Anna Nyberg, a postgraduate at the medical university Karolinska Institutet in Sweden, said her doctoral thesis is based on data from almost 20,000 employees in Sweden, Finland, Germany, Poland and Italy, working in a range of fields, such as the forest or hotel industries.
Nyberg and professor Tores Theorell of Stockholm University's Stress Research Institute compared levels of self-rated stress, health, sick leave and emotional exhaustion with how subjects perceived their managers' leadership in terms of certain positive and negative criteria, such as inspirational, supportive and good at delegating or authoritarian, dishonest and distant.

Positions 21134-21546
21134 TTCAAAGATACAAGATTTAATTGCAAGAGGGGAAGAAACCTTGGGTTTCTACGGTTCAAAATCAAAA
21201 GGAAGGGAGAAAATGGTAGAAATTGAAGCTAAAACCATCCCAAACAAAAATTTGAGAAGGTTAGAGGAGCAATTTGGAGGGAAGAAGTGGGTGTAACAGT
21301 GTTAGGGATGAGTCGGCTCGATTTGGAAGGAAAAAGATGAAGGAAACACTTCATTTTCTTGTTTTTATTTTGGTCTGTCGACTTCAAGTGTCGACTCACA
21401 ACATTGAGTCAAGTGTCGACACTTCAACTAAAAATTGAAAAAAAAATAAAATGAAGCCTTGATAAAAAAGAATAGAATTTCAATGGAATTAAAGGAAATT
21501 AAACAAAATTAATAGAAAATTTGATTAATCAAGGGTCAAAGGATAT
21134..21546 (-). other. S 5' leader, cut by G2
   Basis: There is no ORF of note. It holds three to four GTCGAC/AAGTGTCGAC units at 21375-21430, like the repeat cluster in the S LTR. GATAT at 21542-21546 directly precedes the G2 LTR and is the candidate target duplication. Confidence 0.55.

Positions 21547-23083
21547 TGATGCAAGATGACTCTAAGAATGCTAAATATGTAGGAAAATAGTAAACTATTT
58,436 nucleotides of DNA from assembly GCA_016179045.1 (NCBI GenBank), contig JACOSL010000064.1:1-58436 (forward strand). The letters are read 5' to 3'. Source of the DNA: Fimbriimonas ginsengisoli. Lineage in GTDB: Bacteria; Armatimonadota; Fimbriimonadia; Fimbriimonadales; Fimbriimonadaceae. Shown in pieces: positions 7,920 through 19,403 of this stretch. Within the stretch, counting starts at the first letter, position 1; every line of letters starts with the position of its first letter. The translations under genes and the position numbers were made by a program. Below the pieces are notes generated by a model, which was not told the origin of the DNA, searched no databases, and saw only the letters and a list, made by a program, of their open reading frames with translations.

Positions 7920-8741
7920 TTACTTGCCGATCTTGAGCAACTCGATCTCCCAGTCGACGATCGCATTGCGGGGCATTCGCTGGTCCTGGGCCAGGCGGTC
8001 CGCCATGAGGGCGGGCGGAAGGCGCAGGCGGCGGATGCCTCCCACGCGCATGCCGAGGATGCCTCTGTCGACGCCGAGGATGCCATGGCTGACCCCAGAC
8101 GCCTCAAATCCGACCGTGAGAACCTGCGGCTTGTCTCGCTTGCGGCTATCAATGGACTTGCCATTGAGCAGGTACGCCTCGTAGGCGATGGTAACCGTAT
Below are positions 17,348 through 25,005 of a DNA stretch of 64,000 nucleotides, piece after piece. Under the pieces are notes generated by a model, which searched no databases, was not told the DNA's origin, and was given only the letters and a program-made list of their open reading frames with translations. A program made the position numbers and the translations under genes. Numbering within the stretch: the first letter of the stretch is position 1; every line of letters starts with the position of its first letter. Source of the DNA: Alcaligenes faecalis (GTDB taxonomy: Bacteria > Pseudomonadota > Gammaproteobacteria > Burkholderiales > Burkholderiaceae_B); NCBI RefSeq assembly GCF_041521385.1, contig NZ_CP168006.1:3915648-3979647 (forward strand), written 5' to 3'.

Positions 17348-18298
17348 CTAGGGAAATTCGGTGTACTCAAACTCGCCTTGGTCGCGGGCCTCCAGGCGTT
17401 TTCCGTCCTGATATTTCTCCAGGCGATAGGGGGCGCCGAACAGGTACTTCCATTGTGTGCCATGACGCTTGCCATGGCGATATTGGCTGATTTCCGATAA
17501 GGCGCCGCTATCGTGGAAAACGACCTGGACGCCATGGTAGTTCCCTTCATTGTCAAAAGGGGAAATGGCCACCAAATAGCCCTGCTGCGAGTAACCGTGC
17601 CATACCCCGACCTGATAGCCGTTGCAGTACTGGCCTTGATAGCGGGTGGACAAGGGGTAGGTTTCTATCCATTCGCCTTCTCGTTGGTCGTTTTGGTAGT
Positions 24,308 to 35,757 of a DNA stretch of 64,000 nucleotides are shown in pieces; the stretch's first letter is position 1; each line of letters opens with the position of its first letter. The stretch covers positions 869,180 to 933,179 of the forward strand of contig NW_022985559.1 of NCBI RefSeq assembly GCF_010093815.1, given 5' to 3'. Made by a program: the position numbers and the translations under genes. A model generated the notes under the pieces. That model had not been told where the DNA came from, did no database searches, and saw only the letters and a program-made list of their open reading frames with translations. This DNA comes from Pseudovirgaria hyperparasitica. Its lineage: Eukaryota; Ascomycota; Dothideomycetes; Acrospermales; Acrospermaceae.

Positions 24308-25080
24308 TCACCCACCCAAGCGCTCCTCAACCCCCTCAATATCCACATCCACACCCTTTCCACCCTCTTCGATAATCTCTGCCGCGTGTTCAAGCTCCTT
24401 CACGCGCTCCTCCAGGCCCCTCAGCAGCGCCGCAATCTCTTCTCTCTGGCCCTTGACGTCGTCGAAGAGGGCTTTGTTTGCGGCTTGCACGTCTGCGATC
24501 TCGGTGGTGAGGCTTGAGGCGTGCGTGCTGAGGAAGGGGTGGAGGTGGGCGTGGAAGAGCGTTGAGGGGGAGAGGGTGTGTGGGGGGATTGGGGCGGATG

The researchers also looked at the effects of managerial leadership in relation to whether employees change jobs, quit due to poor health, or become unemployed.
The study found male residents of the Stockholm area ran a 25 percent greater risk of suffering myocardial infarction -- heart attack -- during the 10-year follow-up period if they had expressed displeasure with their managers at the start of the study. Moreover, the level of risk increased more sharply with time of employment for subjects that reported poorer leadership.
However, men and women who rated their managers as inspirational, positive and enthusiastic reported less short-term sick leave.